Although this guitar is cheap with a price tag just south of $200, it doesn’t feel cheaply made. Far from it, in fact. You can choose between three different color variants: Sunburst, Vintage White, and Red burst. All of them feature a semi-gloss finish, accented with white binding.

Although the sound isn’t as punchy as larger acoustics, it is mellow and boxy, just what you’d expect from a good parlor guitar. And that’s what it is, first and foremost: a parlor guitar, and it doesn’t aim to rival a dreadnaught.

 

What I don’t like

The tone is boxy, and there are certainly better options in terms of tonal quality, but that’s to be expected from a low-end model, like this one.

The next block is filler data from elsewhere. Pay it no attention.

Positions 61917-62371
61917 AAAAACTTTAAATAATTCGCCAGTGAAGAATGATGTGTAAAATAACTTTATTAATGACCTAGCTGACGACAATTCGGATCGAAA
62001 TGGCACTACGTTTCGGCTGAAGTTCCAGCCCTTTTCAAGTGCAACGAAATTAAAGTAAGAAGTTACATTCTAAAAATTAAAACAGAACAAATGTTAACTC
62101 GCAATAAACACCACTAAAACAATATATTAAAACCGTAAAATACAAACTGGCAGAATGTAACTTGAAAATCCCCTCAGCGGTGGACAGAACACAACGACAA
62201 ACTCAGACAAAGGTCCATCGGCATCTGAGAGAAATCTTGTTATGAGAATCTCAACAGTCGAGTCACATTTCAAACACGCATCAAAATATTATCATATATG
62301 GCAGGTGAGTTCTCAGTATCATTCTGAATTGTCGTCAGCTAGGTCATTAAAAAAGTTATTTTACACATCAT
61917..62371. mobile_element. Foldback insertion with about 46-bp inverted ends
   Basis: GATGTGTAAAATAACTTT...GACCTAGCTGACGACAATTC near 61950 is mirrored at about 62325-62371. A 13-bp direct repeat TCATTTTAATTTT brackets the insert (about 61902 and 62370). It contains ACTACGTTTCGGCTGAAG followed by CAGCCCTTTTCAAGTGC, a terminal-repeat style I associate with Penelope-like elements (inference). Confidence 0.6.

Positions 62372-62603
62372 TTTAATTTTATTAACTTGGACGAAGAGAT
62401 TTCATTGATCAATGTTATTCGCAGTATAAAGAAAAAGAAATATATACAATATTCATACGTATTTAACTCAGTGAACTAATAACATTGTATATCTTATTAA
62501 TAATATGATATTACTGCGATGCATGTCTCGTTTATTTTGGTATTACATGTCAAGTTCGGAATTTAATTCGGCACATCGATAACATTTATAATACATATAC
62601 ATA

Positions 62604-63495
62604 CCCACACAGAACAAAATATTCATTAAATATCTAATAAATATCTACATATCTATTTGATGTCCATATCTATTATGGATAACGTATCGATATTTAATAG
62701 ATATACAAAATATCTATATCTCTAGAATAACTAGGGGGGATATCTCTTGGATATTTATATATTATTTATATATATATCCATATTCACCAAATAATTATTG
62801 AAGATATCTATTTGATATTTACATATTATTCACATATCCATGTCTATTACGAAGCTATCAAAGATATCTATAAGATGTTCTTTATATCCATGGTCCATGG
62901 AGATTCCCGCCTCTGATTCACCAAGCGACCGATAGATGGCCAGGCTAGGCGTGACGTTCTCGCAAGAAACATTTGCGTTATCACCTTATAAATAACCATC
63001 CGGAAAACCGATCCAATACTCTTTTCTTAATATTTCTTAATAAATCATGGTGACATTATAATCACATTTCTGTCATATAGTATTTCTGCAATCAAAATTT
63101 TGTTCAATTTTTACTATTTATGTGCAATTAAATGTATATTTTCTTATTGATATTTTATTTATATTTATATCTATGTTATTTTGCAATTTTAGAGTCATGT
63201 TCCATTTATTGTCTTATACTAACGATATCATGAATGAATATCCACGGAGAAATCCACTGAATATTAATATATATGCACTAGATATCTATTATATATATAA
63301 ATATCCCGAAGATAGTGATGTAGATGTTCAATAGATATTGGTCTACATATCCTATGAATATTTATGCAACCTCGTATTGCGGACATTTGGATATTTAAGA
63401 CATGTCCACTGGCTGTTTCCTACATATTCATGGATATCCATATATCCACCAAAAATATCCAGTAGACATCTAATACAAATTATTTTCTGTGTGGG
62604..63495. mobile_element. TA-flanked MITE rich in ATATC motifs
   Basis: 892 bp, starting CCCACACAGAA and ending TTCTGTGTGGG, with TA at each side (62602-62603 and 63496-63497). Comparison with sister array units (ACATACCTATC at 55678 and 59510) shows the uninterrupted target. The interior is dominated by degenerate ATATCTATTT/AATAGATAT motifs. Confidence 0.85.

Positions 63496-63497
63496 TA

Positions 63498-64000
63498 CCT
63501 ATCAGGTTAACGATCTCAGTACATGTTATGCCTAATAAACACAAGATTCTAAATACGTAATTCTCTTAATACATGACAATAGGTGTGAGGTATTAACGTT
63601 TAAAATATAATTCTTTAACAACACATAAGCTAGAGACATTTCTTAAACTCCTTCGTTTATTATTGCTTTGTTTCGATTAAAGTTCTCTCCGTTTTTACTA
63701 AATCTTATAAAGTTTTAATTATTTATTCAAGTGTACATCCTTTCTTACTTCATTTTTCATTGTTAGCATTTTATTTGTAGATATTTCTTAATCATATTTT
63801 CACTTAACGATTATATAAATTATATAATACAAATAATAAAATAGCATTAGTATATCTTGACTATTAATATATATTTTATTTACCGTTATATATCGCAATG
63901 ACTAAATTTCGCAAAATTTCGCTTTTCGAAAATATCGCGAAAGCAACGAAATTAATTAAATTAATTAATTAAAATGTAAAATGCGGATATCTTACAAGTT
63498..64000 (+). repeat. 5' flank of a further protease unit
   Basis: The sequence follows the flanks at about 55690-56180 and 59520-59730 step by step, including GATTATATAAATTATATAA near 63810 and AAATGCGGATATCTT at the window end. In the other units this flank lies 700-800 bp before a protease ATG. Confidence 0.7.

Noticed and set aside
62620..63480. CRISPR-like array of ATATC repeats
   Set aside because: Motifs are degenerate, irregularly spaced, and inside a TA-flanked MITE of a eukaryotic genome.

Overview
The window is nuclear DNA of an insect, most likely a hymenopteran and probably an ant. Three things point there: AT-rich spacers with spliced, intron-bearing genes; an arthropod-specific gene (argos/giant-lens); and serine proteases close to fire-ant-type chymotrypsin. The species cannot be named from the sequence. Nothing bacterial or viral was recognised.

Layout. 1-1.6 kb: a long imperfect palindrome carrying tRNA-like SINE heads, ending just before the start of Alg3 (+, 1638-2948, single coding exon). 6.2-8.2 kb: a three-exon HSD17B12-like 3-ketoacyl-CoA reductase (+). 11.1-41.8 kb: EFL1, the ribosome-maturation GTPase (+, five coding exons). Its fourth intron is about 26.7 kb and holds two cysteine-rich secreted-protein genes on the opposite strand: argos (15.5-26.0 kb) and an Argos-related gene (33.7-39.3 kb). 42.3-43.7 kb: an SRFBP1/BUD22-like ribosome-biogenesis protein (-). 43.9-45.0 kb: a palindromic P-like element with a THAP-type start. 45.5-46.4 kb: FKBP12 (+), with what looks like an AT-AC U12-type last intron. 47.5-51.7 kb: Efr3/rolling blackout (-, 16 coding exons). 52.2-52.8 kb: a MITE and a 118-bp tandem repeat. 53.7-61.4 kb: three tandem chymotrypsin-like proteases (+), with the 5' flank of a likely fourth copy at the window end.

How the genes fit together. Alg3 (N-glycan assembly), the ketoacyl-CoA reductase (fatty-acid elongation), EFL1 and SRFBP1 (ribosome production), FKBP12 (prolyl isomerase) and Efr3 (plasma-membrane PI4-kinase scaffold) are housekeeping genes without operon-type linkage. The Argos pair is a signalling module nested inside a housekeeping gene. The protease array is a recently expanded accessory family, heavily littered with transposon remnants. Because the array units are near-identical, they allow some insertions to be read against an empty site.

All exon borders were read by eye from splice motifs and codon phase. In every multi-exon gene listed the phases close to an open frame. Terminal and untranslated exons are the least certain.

Pros

  • Acceptable tone quality
  • Great playability
  • Impressive style and build quality
  • Plenty of value for the price

 

Cons

  • The low-end quality shows in tones

 

This Gretsch would make a great addition to any guitarist’s collection. It’s great for those impromptu strumming sessions, and since it’s so affordable, it would make a perfect first guitar if you’re a beginner.

 

Overall Rating: 4.7/5

CLICK HERE TO VIEW ON AMAZON

 

Fender CP-100

Even though this Fender’s volume won’t rival a dreadnaught’s, it still has enough volume for playing indoors and offers affordability to boot.

 

Key Features

  • Laminated mahogany sides and back
  • Laminated spruce top
  • Sunburst vintage look
  • X-bracing system
  • Imitation bone saddle
  • Open-geared tuning pegs

 

What I like

There’s nothing remarkable about the construction of the neck and the body. It’s laminated mahogany with a solid spruce top. It offers a respectable sound projection and gets the job done. The sound isn’t out of this world, but it is acceptable. It is a budget guitar, after all.